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Remembering.

Editor’s Note: This is a repeat of a post we wrote back in the day. We were looking through the archives and came upon it and decided to publish it again as we like it.

Antietam National Cemetery.

It was an early fall day when citizens of western Maryland began to hear that the Confederate Army had passed through Frederick, Maryland and was heading further into the state. The area was mostly farm land, and the crops of wheat and corn were high and ready to be harvested.

The ragged Johnny Rebs would meet the men in Union blue around a little town called Sharpsburg which was near the Antietam Creek on September 17, 1862.

By the end of the day, the Confederate and Union Armies had fought to a tactical draw.

The cost of the battle was horrific. The two armies suffered more than 23,000 casualties that day, making it the single bloodiest day in the history of the United States. The corn and the wheat had been cut down by musket, rifle and artillery fire, leaving nothing taller than four inches on the fields that were once gold and green.

Instead, the ground was red with blood of fathers, sons, and brothers.

We used to go up to Antietam a great deal. The country there is beautiful. The rolling hills hide the carnage that took place in 1862.

The battlefield is quiet now. Eerily quiet. We cannot imagine the noise of muskets, rifles, cannons, bugles and cries of the wounded compared to the bucolic serenity that is the National Battlefield Monument of today.

It is hard to imagine the dead bodies that filled the sunken road from side to side as you walk down “bloody lane.” You can climb the observation tower to see the entire battlefield and once at the top, the beauty of the area and the chirping of the birds seems almost out of place.

Antietam “Bloody Lane,” with observation tower.

There are markers and monuments everywhere. More generals were killed that September day than any other and the place they fell is marked by a cannon in a stone base.

West Woods of the Antietam Battlefield with a marker denoting where Confederate Gen. William Starke was killed.

It’s easy to remember the generals. It’s easy to give them a marker or a monument and in many ways, it is fitting.

But there are other markers as well.

The Antietam National Cemetery is where over 4,000 Union dead are buried. Of those, 1,836 or 38% are unknown – their bodies having been laid to rest in the Western Maryland soil with no one knowing who they were, or even a relative being able to come and pay homage to the ultimate sacrifice their loved one made.

Row after row after row of white markers with the words “Unknown” on them

Those markers are next to markers that denote the final resting place of men who were identified. No matter the rank, both enlisted men and commissioned officers are buried there.

We have walked the cemeteries of Antietam, as well as Gettysburg, Brandywine, Harper’s Ferry, New Market, Appomattox Court House and many other fields on which American men and women gave their lives for their country. We have visited Arlington National Cemetery and the Tomb of the Unknowns.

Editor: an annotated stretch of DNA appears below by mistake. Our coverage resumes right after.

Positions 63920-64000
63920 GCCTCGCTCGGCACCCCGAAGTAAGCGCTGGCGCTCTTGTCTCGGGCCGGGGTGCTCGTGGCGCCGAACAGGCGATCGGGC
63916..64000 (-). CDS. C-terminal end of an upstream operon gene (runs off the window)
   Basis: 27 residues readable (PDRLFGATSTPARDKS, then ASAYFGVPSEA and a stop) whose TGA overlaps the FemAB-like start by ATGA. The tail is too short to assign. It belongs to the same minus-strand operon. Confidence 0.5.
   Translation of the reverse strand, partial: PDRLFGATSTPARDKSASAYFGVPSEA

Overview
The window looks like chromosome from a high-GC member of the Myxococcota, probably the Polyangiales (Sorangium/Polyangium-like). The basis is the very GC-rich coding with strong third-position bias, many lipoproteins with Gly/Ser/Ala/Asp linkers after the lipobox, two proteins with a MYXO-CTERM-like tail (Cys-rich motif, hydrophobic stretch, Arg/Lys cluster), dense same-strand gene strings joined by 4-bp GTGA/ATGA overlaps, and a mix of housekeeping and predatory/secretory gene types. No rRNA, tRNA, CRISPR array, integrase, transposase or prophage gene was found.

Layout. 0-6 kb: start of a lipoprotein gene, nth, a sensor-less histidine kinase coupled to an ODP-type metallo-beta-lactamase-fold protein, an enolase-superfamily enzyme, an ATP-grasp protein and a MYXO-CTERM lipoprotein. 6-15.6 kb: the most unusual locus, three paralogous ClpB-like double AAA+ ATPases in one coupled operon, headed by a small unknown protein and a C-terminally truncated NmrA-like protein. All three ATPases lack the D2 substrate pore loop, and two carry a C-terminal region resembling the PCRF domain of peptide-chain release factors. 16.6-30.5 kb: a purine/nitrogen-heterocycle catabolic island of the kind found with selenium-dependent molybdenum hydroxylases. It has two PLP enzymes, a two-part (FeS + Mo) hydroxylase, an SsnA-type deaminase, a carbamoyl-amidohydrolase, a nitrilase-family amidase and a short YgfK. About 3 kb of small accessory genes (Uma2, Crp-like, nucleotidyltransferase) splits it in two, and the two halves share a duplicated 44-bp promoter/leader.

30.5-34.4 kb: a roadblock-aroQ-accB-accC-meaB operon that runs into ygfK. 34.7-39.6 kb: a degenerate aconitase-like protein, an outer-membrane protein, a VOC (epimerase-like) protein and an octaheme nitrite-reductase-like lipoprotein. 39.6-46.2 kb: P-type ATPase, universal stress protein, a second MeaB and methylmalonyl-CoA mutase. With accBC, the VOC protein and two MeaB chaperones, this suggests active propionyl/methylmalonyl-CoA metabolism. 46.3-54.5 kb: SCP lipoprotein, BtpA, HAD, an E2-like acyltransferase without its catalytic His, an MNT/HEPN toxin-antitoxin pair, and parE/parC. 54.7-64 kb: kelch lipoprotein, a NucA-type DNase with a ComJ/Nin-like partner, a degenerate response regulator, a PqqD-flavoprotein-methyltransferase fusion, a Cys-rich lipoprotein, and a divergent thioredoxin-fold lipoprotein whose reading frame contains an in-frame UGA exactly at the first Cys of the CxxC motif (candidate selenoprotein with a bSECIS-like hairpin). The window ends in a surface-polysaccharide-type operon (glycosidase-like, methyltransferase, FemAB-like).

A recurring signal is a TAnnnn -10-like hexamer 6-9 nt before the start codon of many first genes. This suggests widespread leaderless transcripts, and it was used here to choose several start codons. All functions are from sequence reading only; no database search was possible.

The sheer number of dead can be overwhelming, but what may be more shattering is the realization that we don’t know anything of the men and women beneath the markers. They were all loved by someone in their lives. They were all Americans living their own lives before America called upon them to defend the country, its people and the rights of all.

The sad realization is that for those men and women, they are like the graves marked “Unknown” they lie next to.

Today is Memorial Day.

Today in a solemn ceremony in Washington, DC, the President will lay a wreath at the Tomb of the Unknowns.

The tomb is carved with the words “Here rests in honored glory an American soldier known but to God.”

We sometimes think of the men and women buried in military cemeteries who are also, “known but God.” At the same time, we wonder and think of the identified men and women whose lives were cut short without ever returning to their loved ones, or before having a family of their own, or even being the last person in a lineage that was extinguished with their death in service to their country. For others, as time marches on, the people that did know them pass away, taking the stories of their lives with them.

In many ways they too are “known but to God.”

Their lives, their histories, their impact on families and friends forgotten and remembered only by God.

Today is the day that as we often cannot remember the person, we honor the service.

Today we honor those who gave their lives for this country.

As Abraham Lincoln said in the Gettysburg address which was made at the dedication of the Gettysburg National Cemetery, “We have come to dedicate a portion of that field, as a final resting place for those who here gave their lives that that nation might live. It is altogether fitting and proper that we should do this.”

Today we remember and honor the service of the men and women who died in service of their country.

This country.

The United States of America.

It is not only “fitting and proper” that we should do this, it is a moral imperative.



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